Young entrepreneurs helping to make downtown Wayne a destination
Years with minimal use had left the old city hall building at Second and Pearl streets in dire need of more than just a facelift.
The building had been gifted to the Wayne Community Theater group, some years ago, but with the construction of the Majestic Theater and the immense amount of upkeep required for such a large building, it slowly started downhill.
For years, Mark Kanitz and Lukas Rix drove past the building, hating that it wasn't being used for something more than storage. Finally, the entrepreneurs decided to take matters into their own hands — putting feelers out and eventually putting an offer in on the building that hadn't been listed for sale.
One thing led to another and, viola, the two were the proud, albeit overwhelmed, owners of one of Wayne's most prominent buildings with a history steeped in the community.
When the city purchased its first fire engine in 1910, it didn't take long to realize that the previous buildings the police and firemen were operating out of weren't sufficient. The need for a central location for those entities and their equipment to be located in was crucial, so plans were made for the facility's construction, but in the midst of the planning, the location was changed.
"This building was not supposed to be built here," Rix said of the Pearl and Second street location. "The architecture actually matches the Baptist church. It was supposed to sit right across the street from that."
Thanks to a forward-thinking mayor, the location proposed was scraped and the city went forward with construction where the building sits currently.
His reasoning for doing so? Revitalization.
At the time, Wayne's railroad system was the lifeblood of the community, but Wayne State College on the hill was a major draw. There was a definite divide in the community -- the further from the tracks, the better off you must be.
"With some of the crowd that came off the trains at the time, this area was considered the lower part of town. [The building] was slated to be built further up there," Rix said of the proposed Main Street location. "But the mayor at the time said the city wasn't going to flee the areas that needed to be revitalized."
So instead of being the divider in the city, the facility was built just a block from the tracks with room for the fire department, police department, mayor's office, city council chambers and a ballroom.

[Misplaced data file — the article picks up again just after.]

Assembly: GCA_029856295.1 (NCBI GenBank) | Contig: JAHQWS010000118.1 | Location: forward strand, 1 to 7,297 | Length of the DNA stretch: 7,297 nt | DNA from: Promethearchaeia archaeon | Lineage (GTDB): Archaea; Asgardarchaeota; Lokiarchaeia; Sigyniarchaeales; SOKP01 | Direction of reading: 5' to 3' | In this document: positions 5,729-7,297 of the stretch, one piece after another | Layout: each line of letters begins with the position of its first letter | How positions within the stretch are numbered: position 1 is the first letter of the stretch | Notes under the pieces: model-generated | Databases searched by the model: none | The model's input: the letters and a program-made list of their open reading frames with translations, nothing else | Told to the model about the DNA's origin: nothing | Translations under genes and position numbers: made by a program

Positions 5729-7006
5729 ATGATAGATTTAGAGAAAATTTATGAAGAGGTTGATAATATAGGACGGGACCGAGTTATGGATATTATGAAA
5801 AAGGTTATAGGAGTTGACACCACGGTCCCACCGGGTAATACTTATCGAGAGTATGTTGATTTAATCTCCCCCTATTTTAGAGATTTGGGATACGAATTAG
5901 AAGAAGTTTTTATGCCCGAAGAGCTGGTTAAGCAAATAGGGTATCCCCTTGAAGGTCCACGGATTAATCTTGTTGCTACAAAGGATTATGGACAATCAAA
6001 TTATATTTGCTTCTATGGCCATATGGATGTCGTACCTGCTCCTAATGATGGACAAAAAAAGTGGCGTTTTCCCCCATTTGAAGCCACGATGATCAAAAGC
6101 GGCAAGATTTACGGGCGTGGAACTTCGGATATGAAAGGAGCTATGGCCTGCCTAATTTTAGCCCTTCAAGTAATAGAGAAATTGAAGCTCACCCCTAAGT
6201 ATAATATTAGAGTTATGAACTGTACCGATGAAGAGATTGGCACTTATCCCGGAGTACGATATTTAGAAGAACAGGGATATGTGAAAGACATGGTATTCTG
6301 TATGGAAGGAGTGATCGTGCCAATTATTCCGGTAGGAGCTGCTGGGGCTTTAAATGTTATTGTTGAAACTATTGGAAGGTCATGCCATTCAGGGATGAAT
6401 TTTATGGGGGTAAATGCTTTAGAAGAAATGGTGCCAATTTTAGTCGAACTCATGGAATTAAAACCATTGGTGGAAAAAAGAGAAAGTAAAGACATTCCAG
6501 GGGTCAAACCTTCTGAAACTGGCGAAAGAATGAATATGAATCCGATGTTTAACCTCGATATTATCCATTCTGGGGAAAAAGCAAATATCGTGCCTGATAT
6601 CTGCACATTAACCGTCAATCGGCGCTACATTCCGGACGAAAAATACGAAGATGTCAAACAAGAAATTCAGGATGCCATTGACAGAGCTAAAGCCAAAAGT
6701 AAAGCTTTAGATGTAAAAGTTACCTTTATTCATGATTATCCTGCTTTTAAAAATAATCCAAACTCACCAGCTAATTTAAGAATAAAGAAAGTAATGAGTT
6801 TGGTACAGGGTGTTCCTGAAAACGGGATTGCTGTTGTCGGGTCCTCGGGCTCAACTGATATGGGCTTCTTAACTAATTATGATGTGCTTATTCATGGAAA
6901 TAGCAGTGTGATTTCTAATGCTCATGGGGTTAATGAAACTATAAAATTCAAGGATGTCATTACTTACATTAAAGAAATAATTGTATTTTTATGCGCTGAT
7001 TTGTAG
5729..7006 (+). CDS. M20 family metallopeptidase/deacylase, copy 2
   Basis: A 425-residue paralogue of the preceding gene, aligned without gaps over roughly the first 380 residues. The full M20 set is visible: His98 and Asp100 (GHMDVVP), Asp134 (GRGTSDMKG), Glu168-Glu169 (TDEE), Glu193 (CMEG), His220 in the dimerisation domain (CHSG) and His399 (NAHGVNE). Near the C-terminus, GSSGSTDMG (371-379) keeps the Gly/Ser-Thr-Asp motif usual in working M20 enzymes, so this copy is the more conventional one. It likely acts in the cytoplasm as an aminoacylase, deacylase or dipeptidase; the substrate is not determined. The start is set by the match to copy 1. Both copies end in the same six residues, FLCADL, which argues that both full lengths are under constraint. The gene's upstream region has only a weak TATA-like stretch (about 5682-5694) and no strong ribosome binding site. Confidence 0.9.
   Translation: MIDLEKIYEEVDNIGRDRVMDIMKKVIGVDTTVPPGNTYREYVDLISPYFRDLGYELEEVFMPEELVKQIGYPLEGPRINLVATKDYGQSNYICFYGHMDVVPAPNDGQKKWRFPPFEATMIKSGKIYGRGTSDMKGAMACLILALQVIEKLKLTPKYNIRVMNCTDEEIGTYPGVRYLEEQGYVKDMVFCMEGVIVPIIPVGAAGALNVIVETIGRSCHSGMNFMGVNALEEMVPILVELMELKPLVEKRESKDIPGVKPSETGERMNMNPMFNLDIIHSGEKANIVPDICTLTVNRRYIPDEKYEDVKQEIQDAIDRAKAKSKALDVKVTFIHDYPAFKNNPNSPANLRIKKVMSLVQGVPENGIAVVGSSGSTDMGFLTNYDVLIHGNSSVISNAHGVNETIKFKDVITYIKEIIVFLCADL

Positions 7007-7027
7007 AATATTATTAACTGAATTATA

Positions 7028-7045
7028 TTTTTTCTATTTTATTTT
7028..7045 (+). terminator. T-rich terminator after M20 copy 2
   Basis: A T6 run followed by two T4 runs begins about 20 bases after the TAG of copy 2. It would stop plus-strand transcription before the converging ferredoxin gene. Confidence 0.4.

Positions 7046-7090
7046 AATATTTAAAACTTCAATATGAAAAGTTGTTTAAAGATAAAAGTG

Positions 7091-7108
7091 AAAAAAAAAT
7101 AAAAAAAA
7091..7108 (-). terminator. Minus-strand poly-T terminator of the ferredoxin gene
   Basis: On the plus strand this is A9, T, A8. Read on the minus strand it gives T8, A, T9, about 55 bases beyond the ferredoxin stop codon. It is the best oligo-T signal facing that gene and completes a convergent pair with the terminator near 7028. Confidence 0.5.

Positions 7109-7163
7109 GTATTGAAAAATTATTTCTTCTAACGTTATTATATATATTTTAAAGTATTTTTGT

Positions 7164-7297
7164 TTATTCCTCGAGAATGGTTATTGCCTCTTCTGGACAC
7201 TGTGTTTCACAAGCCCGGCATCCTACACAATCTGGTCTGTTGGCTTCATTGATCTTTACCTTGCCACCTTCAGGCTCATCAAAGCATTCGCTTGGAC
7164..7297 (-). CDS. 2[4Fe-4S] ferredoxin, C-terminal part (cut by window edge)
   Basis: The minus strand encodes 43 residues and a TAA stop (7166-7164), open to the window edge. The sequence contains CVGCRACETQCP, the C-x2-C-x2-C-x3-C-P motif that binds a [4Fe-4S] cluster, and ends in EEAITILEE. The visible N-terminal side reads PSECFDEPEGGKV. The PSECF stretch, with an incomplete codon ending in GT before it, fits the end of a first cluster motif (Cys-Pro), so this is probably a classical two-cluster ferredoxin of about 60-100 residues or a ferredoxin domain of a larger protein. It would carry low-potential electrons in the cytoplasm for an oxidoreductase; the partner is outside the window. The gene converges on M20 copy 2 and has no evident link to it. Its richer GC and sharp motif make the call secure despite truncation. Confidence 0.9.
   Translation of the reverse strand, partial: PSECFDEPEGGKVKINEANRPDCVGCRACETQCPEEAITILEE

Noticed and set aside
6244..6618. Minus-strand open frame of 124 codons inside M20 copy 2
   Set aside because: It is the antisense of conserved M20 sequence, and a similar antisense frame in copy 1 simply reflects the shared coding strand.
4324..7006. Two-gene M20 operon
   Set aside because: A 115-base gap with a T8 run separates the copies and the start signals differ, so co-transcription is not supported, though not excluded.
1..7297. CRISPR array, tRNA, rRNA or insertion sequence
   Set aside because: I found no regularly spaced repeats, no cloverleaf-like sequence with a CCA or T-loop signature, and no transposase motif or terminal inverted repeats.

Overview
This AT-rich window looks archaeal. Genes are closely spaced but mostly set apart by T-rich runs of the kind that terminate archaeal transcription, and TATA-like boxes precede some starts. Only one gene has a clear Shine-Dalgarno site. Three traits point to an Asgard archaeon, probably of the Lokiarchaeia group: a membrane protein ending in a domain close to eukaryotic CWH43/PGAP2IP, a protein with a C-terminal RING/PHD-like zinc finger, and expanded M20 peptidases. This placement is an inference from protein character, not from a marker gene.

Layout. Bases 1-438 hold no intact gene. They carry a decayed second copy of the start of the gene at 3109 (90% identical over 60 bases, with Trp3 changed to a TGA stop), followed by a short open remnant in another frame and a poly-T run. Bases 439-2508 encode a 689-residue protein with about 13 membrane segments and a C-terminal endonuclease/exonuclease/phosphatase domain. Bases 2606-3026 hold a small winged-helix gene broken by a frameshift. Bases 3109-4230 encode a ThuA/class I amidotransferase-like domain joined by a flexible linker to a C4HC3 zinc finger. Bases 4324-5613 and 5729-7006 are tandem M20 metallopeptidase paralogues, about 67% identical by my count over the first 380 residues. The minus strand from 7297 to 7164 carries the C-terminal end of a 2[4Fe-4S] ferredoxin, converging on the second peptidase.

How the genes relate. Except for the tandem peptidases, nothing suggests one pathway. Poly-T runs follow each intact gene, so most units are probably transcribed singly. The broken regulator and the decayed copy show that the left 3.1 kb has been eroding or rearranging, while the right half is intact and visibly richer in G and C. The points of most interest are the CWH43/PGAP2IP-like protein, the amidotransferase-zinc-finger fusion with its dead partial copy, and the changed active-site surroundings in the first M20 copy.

The history in the building was a major draw for Kanitz and Rix, so when they delved into restorations, it was important for them to keep that history in place for years to come.
"We chose to keep the '1912 City Hall' sign on the building not only because it's built into the metal facade, but also for the preservation of history," Kanitz said.
The major remodeling project was one that Kanitz and Rix were able to tackle with friends and family for the most part, and the entrepreneurs were able to secure some financial assistance for the restoration from the Wayne City Council because the building is a historic one.
"We remodeled with one 100-watt light bulb — there was no heating or cooling, there was no plumbing that worked," Rix said.
From the original tin ceilings on the first floor to the ballroom floor on the second level, both Rix and Kanitz kept as much original as possible -- even recycling the lath pulled from the walls to use in constructing a statement wall on the second floor.
As they delved into the major project, several surprises were in store — including finding the original jail cell and one of the first pike poles used by the fire department, as well as the original cast iron sink from the second-story kitchen and original cabinetry that artfully conceal the pass-through for the kitchen out to the ballroom when it's not in use.
But one of the best finds in the building is the solid wood table on the second floor that sat through hundreds of city council meetings with members bellied-up to it as decisions were made for the city. The table, and several other pieces of furniture, was purchased thanks to a dance held at the newly-constructed city auditorium the day after it opened.
The city used the dance as a fundraiser to purchase furniture since the money raised through taxes totaled just enough to build the facility, not furnish it.
"They held a firemen's ball on Nov. 8 of 1912 to help pay for all the furniture," Rix said. "So this table would have been purchased with that money."
It's features like these that drew in Rix and Kanitz, and it's these features that make the space perfect for the product the entrepreneurs are carrying.
"The building accentuates the product because of its vintage feel — it all plays together to create that very simplistic farmhouse look, which we just happened to hit at the right time."
The grand opening weekend for the 1912 Emporium is March 24-26 with the Wayne Chamber Coffee and ribbon cutting ceremony being held Friday March 24 to kick off the event.